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BETHEL — In the grueling hours and days following 12/14, Walnut Hill Community Church (WHCC) Pastor Brian Mowrey said his congregation committed to doing anything possible to help its Newtown neighbors as they began grappling with the horror and taking their first tentative steps toward recovery.
Since then, the Bethel church — one of four WHCC congregations in western Connecticut — has been a host to recovery activities, professional response training sessions, even a private concert by renowned singer/songwriter James Taylor. But perhaps one of the most far-reaching and enduring relationships that was formed following the shooting at Sandy Hook School was the welcoming by WHCC of NewArts.
That local nonprofit, founded by Newtown resident and surgeon Michael Baroody, MD, was introduced to the WHCC leadership around the time the resiliency building organization that uses theater and creative expression among its tools to promote healing learned that its program that launched at Newtown High School in 2013 would not be able to continue there during a protracted auditorium renovation project.
Since then the organization and its stellar theater, which also serves as its congregation’s worship venue, has provided NewArts with a place to not only stage four summer musicals, but a renewed run of A Christmas Carol, which was previously staged for 18 years by Director Michael Unger at the McCarter Theatre in Princeton, N.J.
The church has also gone as far as to provide spaces for set, prop, and costume storage, set construction, rehearsals, and breakout classrooms for NewArts innovative ARC (Aspire, Reach, Confidence) program, as well as jiggering its worship schedule and a number of other functional activities around the theater group’s productions.
Sitting to talk about it with The Newtown Bee one recent afternoon, however, all parties involved describe the growing relationship and the collaboration between NewArts and WHCC as a perfect fit — perhaps even guided into existence by a combination of earthly connections and a greater power.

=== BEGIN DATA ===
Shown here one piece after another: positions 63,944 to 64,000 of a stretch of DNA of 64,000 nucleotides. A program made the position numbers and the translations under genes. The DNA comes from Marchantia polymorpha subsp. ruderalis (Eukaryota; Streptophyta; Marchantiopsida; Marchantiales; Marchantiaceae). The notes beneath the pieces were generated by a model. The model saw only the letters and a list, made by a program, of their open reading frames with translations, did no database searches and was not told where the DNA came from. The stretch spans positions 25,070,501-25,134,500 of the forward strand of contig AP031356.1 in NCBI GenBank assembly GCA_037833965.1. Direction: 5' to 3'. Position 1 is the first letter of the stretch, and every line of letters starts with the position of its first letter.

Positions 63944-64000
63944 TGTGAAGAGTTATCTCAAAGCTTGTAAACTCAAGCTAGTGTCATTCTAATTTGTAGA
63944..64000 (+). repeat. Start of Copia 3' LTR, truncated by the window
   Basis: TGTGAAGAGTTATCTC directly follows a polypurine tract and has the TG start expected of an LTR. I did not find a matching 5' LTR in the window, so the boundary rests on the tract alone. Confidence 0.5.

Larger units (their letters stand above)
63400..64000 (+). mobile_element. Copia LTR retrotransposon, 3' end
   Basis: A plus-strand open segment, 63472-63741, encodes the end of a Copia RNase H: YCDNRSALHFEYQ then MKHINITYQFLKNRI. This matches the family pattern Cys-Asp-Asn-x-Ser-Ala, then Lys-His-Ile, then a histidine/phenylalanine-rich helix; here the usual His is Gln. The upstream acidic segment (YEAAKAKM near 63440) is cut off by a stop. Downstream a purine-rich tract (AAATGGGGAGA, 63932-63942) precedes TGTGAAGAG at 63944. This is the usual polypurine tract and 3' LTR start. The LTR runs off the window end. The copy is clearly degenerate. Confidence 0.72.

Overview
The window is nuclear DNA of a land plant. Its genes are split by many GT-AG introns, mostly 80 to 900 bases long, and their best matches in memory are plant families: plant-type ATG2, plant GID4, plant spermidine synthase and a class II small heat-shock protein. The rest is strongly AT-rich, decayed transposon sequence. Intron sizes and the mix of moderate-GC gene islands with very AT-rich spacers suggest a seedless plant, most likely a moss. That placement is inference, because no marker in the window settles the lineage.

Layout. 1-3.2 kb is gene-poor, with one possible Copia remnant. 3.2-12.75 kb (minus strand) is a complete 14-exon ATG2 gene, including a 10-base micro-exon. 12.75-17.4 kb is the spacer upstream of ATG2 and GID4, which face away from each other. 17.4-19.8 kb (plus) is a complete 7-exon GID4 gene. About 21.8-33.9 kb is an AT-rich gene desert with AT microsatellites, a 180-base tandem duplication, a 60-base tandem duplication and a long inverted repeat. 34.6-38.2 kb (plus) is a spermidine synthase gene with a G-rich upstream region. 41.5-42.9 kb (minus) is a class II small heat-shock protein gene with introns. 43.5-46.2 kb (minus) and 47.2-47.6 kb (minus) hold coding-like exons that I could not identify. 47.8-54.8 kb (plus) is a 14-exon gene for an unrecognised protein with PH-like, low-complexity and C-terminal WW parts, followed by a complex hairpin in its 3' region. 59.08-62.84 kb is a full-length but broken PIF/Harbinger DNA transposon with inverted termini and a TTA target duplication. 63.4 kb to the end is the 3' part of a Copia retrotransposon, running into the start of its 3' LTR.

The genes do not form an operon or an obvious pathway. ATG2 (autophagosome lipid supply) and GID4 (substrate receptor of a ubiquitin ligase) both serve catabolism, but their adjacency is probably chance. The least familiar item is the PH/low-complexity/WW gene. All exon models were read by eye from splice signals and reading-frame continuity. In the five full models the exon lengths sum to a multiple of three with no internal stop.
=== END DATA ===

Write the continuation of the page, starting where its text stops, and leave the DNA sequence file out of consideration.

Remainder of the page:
“The bottom line is, Walnut Hill Community Church came through for NewArts when we needed it most,” Dr Baroody said. “Walnut Hill already had a number of NewArts participants in its congregation and helped Newtown greatly after the tragedy by hosting different activities, so we were already well aware of their presence. And I feel like they helped more than anyone else.”
“It worked really nice for us,” Pastor Mowrey said. “We were always a church community that loved to do plays and musical events. We’re a church that really has a vision for the arts, and it seemed like a perfect match. We actually did A Christmas Carol before the NewArts production came here, and we really upgraded with NewArts.”
“It’s one thing to say you want to help, and to encourage an organization to keep doing what they’re doing,” Dr Baroody said. “And it’s another to actually open your doors and incur substantial expense and sacrifice to do it.
“They actually rearranged their schedule, there’s cost to everything … there’s no words to explain the generosity of this church and how much they have helped this organization, and the difference they are making in these kids’ lives,” he added.
“The beautiful thing for us is that the partnership with NewArts has allowed us to open out doors to the entire Newtown community, and helping people in the community. It’s a beautiful partnership,” Pastor Mowrey said. “We’re already one of the biggest churches in the area, but we’ve had a number of Newtown residents start to come here after they experienced what we’re doing with NewArts.
“In talking with their parents, we’re hearing the kids’ involvement with NewArts is an environment where they can grow in their maturity — handling great joys as well as challenges. Our world is a tough one to live in, and we see these NewArts kids as champions who can face life’s challenges, opportunities, and as we’ve seen, real hardship through the program,” the church leader added.
Mr Unger said the move from Newtown High School to Walnut Hill Community Church was an easy transition.
“From day one it was incredibly welcoming and easy. The facilities are spectacular, fly space, lighting sound, their equipment, sound, a projection system. I think we walked into the best system we could have bar none,” the NewArts director said. “The summer productions have been successful and the opening of our Christmas Carol last year was incredibly successful. But the bones of this theater are fantastic.”
Not that the million-dollar Broadway-caliber sets and other components from Mr Unger’s McCarter production haven’t helped. A few Walnut Hill Christmas Carol veterans also joined the NewArts circle last year.
“And we’d like to have, and hope to have more each year, as this relationship continues,” Mr Unger added.
Ten performances of A Christmas Carol will be staged at Walnut Hill Community Church, November 30-December 10. A preview of the show will be offered in this space next week, but tickets are already available for purchase.